Fox Corp.’s Tubi had 3.6 billion hours streamed in 2021, a 40% increase over 2020, as overall viewing migrates from subscription to free and ad-supported services.
That’s one of the main findings in an annual report released by Tubi and highlighted by Fox executives during the company’s fiscal second-quarter earnings call. Fox reported a 9% uptick in revenue during the quarter, to $4.4 billion.
Growth in the company’s library, now at 41,000 film and TV titles, helped propel view time, CEO Lachlan Murdoch said. “While some companies are focused on multi-billion-dollar content investments in search of subscription streaming growth, Tubi continues its unrelenting focus on advertising video-on-demand with a strategic, measured investment approach,” Murdoch said during a conference call with Wall Street analysts.
According to the Tubi report, which relied on data from research firm MarketCast, SVOD audiences grew by 8% in 2021, while AVOD increased by 16%. Ad revenue tells an even more slanted tale, with connected TV and OTT revenue climbing 34% last year, compared with a 7% gain for national broadcast and cable.
Beyond the continued expansion of Tubi, which Fox bought for $440 million in 2020, the category has seen considerable investment of late. In the past two years, NBCUniversal has rolled out Peacock, Discovery launched Discovery+ and ViacomCBS rebranded and expanded Paramount+. Along with more established AVOD players, from Roku to Pluto to Crackle, AVOD viewership overall will surpass SVOD in 2022, the Tubi report predicts.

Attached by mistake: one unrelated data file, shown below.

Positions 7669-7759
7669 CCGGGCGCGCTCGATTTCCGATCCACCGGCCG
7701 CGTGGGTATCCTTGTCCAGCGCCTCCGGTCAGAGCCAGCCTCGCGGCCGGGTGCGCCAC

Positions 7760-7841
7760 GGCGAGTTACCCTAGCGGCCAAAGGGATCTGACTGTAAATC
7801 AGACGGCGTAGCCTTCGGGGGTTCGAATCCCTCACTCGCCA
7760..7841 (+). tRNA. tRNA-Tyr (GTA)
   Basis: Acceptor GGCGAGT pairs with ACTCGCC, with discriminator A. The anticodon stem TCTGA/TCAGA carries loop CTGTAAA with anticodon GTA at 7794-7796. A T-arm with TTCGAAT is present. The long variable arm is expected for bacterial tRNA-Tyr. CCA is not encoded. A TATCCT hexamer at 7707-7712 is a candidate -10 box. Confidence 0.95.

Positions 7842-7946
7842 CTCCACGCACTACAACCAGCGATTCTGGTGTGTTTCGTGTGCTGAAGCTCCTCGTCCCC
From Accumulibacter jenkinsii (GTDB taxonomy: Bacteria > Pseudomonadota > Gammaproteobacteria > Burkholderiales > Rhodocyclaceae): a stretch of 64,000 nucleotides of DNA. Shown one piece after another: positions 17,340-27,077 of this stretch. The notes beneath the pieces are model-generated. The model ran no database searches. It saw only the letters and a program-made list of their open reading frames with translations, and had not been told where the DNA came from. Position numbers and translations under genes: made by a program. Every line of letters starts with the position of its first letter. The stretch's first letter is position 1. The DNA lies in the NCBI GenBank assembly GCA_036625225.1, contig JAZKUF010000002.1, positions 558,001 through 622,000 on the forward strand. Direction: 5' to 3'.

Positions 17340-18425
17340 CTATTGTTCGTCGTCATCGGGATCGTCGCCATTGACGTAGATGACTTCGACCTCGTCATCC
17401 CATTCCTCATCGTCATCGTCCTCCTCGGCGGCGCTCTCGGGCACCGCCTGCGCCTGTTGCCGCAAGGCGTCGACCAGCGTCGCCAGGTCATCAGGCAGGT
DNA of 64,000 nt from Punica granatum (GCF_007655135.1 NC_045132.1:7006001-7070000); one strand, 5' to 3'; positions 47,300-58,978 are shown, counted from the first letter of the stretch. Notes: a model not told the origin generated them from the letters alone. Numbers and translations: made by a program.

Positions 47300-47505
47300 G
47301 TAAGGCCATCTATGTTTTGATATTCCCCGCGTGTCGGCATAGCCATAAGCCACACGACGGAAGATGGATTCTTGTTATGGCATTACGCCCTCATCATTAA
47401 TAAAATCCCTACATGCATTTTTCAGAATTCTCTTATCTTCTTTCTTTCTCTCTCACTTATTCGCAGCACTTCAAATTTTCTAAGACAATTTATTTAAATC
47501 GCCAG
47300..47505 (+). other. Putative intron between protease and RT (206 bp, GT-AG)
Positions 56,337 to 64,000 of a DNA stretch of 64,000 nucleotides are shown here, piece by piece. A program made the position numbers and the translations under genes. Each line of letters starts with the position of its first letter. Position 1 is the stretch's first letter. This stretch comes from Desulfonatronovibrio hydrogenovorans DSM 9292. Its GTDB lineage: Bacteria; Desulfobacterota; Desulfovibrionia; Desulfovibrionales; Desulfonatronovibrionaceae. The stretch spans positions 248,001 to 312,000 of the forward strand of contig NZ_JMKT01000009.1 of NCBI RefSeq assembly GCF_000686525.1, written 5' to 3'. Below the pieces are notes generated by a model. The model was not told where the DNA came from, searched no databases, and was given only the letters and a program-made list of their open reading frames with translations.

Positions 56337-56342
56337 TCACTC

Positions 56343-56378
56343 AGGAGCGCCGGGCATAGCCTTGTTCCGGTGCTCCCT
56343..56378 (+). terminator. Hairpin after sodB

While the rising tide of ad-supported streaming is lifting Tubi, the report notes it has unique reach. About 71% of the service’s viewers are not paying for cable TV and 56% of them do not watch linear TV.
Interestingly, 78% of Tubi viewers don’t watch Peacock, per the report, and 62% are not on Hulu. Yet the audience is not unwilling to spend for programming, with 71% of Tubi viewers also subscribing to Netflix.
Because of the structure of Fox Corp., which became a leaner, TV-focused entity after the $71.3 billion Disney deal for 20th Century Fox assets in 2019, Tubi revenue is “truly incremental to us,” Murdoch noted. “There are no competing priorities” inside the company, unlike at some media rivals, and no licensing structure where one side of the company is paying the other for programming. That dynamic disappeared when Fox’s studio operations went to Disney.
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